Some troubling toddler behaviors are actually just part of growing up.

Typical Behavior of Toddlers

by Nicole Crawford

Your toddler is throwing yet another tantrum for no obvious reason. At these moments, parents often wonder whether other parents experience the same thing. Usually, the answer is yes, but sometimes there are solutions to improve your toddler's behavior. It helps to understand what's normal and what's not during those tumultuous toddler years.

1. Ability to Focus

You sit down with your toddler to read her a story, only to get about two pages into the book before she runs off. You might worry that she has an attention disorder, but really it's all part of the age. As noted by Psychology Today, the preschool years are usually the best time for diagnosing attention disorders like ADHD. At the toddler stage, try to train your toddler's attention span by reading to her frequently. Use books with illustrations, and rather than reading narratives, point out objects and teach her names of objects.

2. Defiance

Child psychologist Erik Erikson said that the primary objective during the toddler years is for children to become autonomous. For this reason, defiance is a normal part of toddlerhood. Rather than thinking of toddler defiance as "bad," realize that your toddler's desire to establish herself as independent is an important step in her development. If your toddler is very adventurous and tends to be defiant when you try to help her, the best way to encourage her to develop autonomy is to create a safe, appropriate environment for her.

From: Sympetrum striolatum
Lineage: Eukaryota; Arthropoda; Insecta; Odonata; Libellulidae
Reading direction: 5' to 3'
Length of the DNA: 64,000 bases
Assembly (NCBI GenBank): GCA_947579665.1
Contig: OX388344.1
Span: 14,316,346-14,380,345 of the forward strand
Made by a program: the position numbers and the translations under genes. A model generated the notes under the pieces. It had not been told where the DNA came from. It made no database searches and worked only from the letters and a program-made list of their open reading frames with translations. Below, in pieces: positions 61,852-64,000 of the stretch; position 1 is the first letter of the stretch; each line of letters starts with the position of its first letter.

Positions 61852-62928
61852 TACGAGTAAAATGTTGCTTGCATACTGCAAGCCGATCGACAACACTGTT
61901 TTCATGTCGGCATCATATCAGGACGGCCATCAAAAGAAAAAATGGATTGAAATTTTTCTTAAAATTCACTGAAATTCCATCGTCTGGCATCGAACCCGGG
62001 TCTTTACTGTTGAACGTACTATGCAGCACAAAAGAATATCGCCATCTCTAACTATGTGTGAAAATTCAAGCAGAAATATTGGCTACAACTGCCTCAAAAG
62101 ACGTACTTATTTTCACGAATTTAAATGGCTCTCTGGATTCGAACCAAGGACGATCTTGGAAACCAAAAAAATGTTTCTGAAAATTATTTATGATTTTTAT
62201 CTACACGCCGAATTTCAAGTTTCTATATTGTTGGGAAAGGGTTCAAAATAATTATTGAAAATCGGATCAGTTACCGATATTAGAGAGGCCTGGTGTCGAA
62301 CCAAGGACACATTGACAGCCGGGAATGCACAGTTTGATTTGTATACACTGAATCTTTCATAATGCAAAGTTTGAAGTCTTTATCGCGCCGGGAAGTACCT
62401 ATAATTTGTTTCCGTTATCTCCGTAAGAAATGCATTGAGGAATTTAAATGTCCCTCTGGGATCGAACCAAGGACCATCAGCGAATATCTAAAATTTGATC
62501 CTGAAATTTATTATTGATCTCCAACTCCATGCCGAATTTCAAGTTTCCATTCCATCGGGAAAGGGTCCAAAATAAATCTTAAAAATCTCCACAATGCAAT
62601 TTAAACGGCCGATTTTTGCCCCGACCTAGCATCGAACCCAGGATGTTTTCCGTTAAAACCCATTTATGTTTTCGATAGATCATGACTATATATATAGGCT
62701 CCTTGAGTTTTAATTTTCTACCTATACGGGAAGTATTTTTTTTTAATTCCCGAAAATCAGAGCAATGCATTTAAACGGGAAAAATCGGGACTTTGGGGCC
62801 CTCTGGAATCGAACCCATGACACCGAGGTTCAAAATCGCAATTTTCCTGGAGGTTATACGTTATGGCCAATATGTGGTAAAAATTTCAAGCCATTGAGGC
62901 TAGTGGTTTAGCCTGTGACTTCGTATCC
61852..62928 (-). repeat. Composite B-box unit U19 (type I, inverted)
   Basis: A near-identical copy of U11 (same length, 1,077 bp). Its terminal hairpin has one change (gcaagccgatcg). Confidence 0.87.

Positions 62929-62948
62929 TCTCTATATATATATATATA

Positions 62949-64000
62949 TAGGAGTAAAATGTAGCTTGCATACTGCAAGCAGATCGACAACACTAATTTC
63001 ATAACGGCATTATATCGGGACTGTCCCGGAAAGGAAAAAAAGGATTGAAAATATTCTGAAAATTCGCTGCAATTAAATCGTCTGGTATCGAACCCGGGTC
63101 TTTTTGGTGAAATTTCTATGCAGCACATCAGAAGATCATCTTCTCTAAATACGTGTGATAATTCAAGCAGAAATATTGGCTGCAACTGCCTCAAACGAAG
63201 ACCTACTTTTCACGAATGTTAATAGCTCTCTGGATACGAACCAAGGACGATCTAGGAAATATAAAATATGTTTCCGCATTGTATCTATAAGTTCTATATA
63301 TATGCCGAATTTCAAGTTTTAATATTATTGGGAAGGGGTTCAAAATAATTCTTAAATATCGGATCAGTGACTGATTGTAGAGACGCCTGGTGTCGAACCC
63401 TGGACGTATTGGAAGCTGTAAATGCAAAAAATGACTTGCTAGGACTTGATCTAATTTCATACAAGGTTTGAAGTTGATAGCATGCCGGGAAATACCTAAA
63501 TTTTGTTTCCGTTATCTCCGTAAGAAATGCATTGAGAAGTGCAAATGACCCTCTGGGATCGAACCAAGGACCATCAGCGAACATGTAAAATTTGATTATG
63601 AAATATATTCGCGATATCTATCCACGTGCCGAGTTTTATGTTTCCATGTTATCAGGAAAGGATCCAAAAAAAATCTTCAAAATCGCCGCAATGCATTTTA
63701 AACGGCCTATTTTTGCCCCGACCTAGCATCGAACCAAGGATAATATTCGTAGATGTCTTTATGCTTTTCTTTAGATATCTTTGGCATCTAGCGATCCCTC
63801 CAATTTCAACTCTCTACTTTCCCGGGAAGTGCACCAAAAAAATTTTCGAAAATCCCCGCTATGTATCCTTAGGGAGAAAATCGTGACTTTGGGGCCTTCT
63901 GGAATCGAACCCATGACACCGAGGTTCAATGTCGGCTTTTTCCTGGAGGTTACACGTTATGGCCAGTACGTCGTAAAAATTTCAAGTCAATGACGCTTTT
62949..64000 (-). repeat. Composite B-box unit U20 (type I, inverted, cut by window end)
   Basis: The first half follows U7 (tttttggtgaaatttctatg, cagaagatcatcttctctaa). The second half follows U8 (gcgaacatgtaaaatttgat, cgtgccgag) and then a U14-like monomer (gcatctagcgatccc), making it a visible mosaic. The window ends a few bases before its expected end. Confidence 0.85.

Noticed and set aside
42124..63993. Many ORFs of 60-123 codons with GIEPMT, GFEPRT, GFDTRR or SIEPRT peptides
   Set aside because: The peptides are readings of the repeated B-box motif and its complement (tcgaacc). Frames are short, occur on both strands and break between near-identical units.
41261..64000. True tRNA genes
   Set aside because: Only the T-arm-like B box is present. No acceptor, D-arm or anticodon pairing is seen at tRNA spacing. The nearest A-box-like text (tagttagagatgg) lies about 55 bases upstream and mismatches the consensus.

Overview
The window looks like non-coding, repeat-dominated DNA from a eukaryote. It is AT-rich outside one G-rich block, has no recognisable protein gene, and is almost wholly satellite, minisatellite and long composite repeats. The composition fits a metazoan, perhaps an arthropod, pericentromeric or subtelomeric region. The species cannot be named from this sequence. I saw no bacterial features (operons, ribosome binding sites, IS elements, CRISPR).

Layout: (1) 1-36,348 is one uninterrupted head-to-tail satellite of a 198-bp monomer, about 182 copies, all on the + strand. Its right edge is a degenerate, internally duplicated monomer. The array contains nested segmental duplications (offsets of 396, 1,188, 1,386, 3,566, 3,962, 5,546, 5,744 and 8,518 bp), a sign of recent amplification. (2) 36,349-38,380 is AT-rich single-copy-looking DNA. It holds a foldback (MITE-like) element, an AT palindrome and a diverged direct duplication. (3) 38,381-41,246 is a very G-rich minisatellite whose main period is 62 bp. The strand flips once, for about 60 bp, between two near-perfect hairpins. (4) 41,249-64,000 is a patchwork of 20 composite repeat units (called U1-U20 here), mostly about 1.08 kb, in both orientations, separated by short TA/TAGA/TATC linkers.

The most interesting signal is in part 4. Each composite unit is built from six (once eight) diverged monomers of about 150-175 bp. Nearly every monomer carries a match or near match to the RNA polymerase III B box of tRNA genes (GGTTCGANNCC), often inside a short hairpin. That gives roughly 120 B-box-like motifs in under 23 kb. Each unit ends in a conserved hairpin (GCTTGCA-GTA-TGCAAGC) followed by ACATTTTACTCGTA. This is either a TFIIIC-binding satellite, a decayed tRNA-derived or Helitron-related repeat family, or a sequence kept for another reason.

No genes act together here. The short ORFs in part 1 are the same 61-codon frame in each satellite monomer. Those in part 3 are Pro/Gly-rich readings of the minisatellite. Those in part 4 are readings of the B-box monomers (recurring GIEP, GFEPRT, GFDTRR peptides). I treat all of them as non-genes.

3. Unpredictability

Perhaps the one predictable characteristic of toddlers is their unpredictability. Some of this is related to physical development. For example, your toddler will go through several growth spurts, which may make sleeping and eating schedules sporadic. You can make your toddler feel secure and stable despite the tremendous changes he is experiencing by having simple rituals on a daily basis, such as reading a book before bed or cleaning his room together before nap time.

4. Preventing Problems

Observing your toddler's behavior is a key aspect of preventing common problems, like tantrums and biting. For example, if you notice your toddler always throws a tantrum at a certain time of day, try putting him down for a nap earlier or feeding him before tantrum time. Most toddler problems boil down to lack of sleep or food. If your toddler's behavior becomes problematic, think of ways to address the problem quickly in order to prevent the behavior from becoming habitual.

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